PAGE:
This is all wrong. Every horse is an individual, just like every person is different, every cat, every dog, all individuals are unique. We need to see them as such and help them to thrive. Knowing them as individuals will help us to see their ins and outs and quirks. That is how we realize the many different training methods and exercises that are out there. Not just the methods and tools, but what horses they work best with, and which ones won't respond to a certain thing well at all.

When she was good, she was really good. When she was bad she was really bad.

When she was good, she was really good. When she was bad she was really bad.

Learning To Trust Your Trainer, Even When You Are Scared Or Frustrated

Riding a difficult horse means that your trainer has given you the vote of confidence that you can handle this horse. That is a big compliment. You may get scared or frustrated while you are riding it. It is bound to happen when you are riding a horse that you are used to.

You will bond with your trainer. Learn to have enough respect and trust in them to do what they are saying. Even if it is wrong, or hard...or doesn't make sense to you at the time. They will explain it later, or most likely you will have a lightbulb moment and figure it out yourself!

One of my very first rides on Zelda, you can see that she didn't look too enthused. I worked with a great trainer at the time.

One of my very first rides on Zelda, you can see that she didn't look too enthused. I worked with a great trainer at the time.

Learning To Determine The Cause Of Inappropriate Behavior

Learning to ride more difficult horses you will learn to think and feel through what is going on underneath of you. You will learn that in order to fix the problem you need to understand the cause.

Are you not communicating to the horse in a way he understands? Is his tack ill-fitting? Is the horse experiencing physical pain in some way? How to interpret the difference in all of these things, and how to handle them.

These are the sorts of refined skills that you only learn when you experience them first hand with a horse and problem solve. Lessons like that where you figure out why a horse is doing what he is doing and why are the lessons that stick with you, for a lifetime. If you never ride more difficult horses, you miss out on these opportunities.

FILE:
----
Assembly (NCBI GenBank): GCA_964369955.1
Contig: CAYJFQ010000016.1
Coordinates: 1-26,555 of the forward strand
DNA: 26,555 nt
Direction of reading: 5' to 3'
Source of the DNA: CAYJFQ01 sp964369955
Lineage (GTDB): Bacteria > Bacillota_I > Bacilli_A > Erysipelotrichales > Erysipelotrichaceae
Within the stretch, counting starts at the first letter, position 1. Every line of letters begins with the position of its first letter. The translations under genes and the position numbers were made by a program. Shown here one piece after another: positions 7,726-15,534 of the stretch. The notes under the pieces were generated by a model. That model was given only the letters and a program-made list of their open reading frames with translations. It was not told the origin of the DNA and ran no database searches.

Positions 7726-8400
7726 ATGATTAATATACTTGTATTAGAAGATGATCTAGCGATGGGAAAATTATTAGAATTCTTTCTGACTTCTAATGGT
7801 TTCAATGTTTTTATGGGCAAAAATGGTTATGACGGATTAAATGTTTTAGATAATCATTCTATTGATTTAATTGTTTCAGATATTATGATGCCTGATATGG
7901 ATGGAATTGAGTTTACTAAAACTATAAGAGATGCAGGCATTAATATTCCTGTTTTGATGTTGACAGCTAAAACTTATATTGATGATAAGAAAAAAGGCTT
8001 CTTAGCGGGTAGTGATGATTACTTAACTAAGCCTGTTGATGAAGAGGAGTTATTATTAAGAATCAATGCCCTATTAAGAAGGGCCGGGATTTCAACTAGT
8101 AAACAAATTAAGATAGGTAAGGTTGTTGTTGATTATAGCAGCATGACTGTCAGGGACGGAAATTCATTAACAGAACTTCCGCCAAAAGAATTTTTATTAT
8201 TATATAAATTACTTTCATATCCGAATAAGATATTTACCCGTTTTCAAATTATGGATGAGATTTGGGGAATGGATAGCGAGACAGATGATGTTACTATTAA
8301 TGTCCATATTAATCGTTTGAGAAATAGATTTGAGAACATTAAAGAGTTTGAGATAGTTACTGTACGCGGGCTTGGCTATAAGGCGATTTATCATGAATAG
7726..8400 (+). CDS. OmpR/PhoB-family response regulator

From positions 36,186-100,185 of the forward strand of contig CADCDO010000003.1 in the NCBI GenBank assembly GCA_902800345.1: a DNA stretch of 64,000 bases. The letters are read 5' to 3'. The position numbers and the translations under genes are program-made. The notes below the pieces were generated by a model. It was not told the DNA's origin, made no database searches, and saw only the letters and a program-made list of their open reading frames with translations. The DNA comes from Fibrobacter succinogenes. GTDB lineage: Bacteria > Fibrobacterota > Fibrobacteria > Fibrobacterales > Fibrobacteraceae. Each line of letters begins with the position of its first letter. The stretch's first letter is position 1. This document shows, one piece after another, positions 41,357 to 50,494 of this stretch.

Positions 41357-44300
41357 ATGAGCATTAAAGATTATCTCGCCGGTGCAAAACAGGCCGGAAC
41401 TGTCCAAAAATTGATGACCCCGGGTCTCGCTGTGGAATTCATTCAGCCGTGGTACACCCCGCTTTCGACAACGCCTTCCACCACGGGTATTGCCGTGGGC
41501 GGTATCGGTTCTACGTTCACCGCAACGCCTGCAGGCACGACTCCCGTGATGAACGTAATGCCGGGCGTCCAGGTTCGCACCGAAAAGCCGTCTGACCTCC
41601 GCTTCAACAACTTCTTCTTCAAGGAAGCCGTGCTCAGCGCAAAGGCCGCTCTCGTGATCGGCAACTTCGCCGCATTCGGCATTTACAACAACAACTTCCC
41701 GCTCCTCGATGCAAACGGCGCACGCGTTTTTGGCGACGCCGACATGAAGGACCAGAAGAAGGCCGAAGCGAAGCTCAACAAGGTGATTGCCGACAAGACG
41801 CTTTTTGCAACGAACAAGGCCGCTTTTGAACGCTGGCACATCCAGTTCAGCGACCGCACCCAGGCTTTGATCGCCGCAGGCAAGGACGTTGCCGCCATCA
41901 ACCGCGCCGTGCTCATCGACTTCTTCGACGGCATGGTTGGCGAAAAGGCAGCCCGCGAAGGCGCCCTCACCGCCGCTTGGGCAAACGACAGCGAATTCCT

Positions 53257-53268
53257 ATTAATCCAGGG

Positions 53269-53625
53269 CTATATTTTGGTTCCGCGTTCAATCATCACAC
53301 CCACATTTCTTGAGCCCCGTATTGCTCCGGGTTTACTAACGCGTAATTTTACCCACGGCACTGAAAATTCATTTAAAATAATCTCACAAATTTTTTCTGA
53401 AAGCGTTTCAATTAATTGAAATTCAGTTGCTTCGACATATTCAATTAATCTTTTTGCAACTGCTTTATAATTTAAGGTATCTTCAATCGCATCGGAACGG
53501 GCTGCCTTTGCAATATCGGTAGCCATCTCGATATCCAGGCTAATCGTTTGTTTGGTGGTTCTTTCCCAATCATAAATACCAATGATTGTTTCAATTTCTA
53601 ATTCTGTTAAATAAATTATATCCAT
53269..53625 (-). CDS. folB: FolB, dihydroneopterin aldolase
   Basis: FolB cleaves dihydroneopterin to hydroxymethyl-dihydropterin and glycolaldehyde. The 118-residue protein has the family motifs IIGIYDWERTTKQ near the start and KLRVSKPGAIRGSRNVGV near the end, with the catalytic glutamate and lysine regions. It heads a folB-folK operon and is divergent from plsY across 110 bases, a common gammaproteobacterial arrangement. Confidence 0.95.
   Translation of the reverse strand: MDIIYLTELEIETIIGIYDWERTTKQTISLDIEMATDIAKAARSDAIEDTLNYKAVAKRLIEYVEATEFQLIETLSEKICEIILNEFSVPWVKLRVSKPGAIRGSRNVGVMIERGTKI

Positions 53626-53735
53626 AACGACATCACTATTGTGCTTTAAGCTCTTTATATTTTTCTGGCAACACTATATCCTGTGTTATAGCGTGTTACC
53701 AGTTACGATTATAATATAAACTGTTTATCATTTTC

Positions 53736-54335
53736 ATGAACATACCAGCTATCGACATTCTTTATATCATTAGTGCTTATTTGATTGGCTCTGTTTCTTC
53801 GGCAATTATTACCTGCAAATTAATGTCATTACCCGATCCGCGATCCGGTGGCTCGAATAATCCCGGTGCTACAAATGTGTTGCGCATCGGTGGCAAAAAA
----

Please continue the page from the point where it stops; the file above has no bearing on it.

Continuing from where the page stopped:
Take note in this picture that her bridle looks a little odd. Well it was, it was pieced together because Zelda hated her ears being touched. No physical cause, trust me we checked. It is something I learned to deal with.

Take note in this picture that her bridle looks a little odd. Well it was, it was pieced together because Zelda hated her ears being touched. No physical cause, trust me we checked. It is something I learned to deal with.

It Is These Types Of Horses That We Really Form Deep Connections and Bonds With

Horses that are difficult, they may frustrate us, or even scare us. They require more work, more time, and more lessons to ride successfully. We have to think outside of the box, ask for more help them usual to figure them out.

Since it takes such a commitment to succeed with them when we finally do. We connect with them and communicate with them on a level that is much deeper than that of the lesson horse that bopped around with you so you could learn to post.

Those horses, of course, serve an important purpose, getting you hooked on the horse life and giving you the needed confidence to move onto more difficult horses with.

It is the difficult ones though that we really learn to love and improve our skills with. Being able to figure out a difficult horse, even if it is with the help of your trainer, is a great victory.

A victory and the beginning of many more rewarding experiences on your horsemanship journey.

I was 15 when I got Zelda and she was 2. I owned for her  whole life,and she will always top the list when it comes to heart horses.

I was 15 when I got Zelda and she was 2. I owned for her whole life,and she will always top the list when it comes to heart horses.

Riding Horses Isn't Always Easy

Riding horses isn't always easy, but nothing in life is. Horses are no different, and totally worth everything they may put you through on your horsemanship journey.